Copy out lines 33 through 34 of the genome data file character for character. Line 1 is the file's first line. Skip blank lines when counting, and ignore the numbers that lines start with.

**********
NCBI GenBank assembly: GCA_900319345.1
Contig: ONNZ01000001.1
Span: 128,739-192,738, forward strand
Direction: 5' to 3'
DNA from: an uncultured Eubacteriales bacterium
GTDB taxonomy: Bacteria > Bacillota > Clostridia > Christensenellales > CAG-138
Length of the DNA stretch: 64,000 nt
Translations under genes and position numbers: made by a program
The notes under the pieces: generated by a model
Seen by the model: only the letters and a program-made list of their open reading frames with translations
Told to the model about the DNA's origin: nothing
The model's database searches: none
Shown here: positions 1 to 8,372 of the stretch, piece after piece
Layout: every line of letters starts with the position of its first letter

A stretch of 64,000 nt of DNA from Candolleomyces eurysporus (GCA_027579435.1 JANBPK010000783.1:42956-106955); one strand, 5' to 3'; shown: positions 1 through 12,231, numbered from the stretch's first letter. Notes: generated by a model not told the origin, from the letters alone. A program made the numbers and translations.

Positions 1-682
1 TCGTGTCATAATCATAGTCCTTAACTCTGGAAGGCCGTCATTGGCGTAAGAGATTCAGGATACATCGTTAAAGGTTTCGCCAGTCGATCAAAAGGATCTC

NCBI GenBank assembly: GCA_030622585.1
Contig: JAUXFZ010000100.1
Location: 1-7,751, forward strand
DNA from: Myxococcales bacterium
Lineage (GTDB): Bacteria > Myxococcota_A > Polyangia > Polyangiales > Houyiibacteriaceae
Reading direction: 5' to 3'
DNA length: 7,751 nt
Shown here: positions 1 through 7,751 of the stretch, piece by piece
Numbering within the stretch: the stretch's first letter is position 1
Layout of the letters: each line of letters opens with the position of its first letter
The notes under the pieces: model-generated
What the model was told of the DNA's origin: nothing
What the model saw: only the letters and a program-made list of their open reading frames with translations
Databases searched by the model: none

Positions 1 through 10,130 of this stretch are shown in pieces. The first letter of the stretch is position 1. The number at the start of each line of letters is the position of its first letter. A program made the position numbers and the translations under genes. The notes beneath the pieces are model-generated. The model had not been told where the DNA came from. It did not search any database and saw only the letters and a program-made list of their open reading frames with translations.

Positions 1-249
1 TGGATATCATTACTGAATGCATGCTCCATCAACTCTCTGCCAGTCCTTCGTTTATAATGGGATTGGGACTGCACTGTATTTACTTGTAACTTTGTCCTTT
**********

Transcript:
Positions 1-249
1 TGGATATCATTACTGAATGCATGCTCCATCAACTCTCTGCCAGTCCTTCGTTTATAATGGGATTGGGACTGCACTGTATTTACTTGTAACTTTGTCCTTT